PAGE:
3D printing has a wealth of applications when it comes to education and teachers can use the technology in so many ways that it almost boggles the mind. Now a new paper has outlined a way that a 3D printer can help students get to grips with geometry and complex mathematics.
Berry College in Georgia set up a thnktank to run experiments to see just how 3D printing and other advanced prototypes could be applied in the real world. They called it the Hackberry Lab and one task was to help schools use 3D printing to bring complicated subjects to life.
The resulting paper by Jill and Zane Cochran, Kendra Laney and Mandi Dean certainly opened our eyes to potential uses of additive printing that we just hadn’t considered.
Physical products help put math to work
By actually designing a physical product, the students get the chance to put advanced mathematics into practice to solve a real world problem. In the process they get to see how the calculations have an actual impact on a finished product.
Geometry often feels removed from the real world and frustrated students decry the math as a pure irrelevance to modern life. By showing the impact the calculations have on simple solid blocks, which has a knock-on impact on a finished structure, the researched hoped to change that.
Instead of waiting for a teacher to tell them their calculations are correct, or wrong, the students can measure the blocks and often reverse engineer the math. Visualising the problem is often half the battle and using a 3D printer helps overcome this.
The study concentrated on fourth and seventh grade students studying geometry and used SketchUp to create a variety of shapes. The students had to correct issues in the X, Y and Z axis to create effective shapes, which presented mathematical challenges in a new way.
The tools grow with the students
SketchUp is an ideal tool, because it scales in complexity according to the students’ age and understanding. Fourth graders can draw freehand, while the seventh graders can input measurements to get the desired results. They could also draw two-dimensional shapes and the extrude them into 3D. That drives home the connection between 2D plans and a finished, solid product.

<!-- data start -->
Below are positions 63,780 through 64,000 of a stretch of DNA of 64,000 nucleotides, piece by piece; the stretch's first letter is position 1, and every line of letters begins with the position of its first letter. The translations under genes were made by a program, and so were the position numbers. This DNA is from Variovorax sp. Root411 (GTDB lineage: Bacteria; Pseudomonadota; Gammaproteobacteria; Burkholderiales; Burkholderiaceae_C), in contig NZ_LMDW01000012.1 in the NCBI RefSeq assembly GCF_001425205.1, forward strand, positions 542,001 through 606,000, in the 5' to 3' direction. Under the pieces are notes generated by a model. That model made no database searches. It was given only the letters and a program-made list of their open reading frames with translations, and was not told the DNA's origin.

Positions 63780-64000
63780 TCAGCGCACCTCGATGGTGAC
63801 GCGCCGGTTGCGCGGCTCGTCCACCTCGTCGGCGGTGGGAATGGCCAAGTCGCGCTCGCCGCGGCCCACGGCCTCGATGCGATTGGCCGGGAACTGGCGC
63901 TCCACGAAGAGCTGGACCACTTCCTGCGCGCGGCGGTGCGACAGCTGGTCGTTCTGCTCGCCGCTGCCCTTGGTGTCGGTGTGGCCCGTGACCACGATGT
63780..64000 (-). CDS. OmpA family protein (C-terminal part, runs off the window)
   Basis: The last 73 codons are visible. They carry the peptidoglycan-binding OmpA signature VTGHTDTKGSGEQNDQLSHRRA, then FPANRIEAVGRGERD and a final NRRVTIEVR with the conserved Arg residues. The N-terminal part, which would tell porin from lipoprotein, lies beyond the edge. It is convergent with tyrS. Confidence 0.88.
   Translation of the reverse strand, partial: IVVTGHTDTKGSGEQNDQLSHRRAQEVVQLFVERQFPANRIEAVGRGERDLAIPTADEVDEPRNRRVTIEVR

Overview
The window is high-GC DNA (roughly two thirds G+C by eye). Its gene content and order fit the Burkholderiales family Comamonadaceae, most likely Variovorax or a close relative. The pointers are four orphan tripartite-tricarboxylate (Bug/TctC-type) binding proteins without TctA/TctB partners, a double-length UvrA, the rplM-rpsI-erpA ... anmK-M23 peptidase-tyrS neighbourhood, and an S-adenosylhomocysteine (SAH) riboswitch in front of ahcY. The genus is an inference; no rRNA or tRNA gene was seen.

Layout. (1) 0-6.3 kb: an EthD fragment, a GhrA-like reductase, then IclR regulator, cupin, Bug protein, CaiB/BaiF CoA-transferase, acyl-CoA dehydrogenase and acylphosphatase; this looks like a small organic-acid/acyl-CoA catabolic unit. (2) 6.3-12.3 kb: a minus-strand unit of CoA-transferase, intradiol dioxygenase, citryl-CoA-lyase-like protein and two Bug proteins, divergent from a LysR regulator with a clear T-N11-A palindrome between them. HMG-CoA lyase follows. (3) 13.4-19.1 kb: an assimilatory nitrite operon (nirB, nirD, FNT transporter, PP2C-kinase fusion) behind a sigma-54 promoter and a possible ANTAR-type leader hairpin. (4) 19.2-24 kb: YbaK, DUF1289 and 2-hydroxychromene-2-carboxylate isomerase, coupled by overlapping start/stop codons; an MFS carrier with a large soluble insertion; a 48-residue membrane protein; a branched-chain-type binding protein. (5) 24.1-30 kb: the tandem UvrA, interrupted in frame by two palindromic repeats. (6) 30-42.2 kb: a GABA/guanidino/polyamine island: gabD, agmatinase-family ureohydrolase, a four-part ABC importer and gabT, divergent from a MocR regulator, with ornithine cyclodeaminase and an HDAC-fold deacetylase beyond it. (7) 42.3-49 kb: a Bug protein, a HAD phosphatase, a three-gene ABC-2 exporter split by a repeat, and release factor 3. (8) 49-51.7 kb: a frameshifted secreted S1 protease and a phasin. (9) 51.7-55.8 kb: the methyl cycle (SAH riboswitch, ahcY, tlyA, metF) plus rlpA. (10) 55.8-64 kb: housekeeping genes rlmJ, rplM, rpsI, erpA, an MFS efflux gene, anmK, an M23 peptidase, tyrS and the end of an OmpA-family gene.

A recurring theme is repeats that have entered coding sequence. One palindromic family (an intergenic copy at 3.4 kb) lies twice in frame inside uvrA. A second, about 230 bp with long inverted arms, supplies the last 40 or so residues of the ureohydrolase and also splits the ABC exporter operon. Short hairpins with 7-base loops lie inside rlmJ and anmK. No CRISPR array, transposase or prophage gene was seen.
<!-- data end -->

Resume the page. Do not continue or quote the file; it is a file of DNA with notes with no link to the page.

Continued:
This method also allowed the students to learn about the varying strengths of different structures. They could see, for instance, that an extension to a 3D object with almost no volume would either fail to print or it would almost certainly break. It’s a simple way to teach youngsters the concept of volume and even structural integrity.
Making math like Lego
The study slowly built up the complexity of the lessons, giving students the opportunity to create objects from a variety of cubes. This computerised ‘Lego’ allowed them to come to grips with cubic units and complex calculations. Then they moved on to rectangular blocks, triangles and other shapes of increasing complexity that helped to further their understanding of the relationship between measurements, surface area and volume.
Putting 3D printing front and center
The research also focused on bringing the 3D printer to the fore. A lot of schools have them, but aren’t exploiting them as a teaching tool and largely use them to print teaching aids, at best. Some even get commandeered for after school activities and they simply haven’t been integrated into the classroom.
Bringing the 3D printer into the math class was an inspired move that helped bring a complex and abstract subject to life with the help of simple shapes. Of course this is just the start.
3D printers can be used to bring everything from complex engineering to molecular science to life in front of a student’s eyes. So expect to see much more of them in schools in the years ahead as we slowly wake up to the potential.
We just wish we had this stuff when we were kids.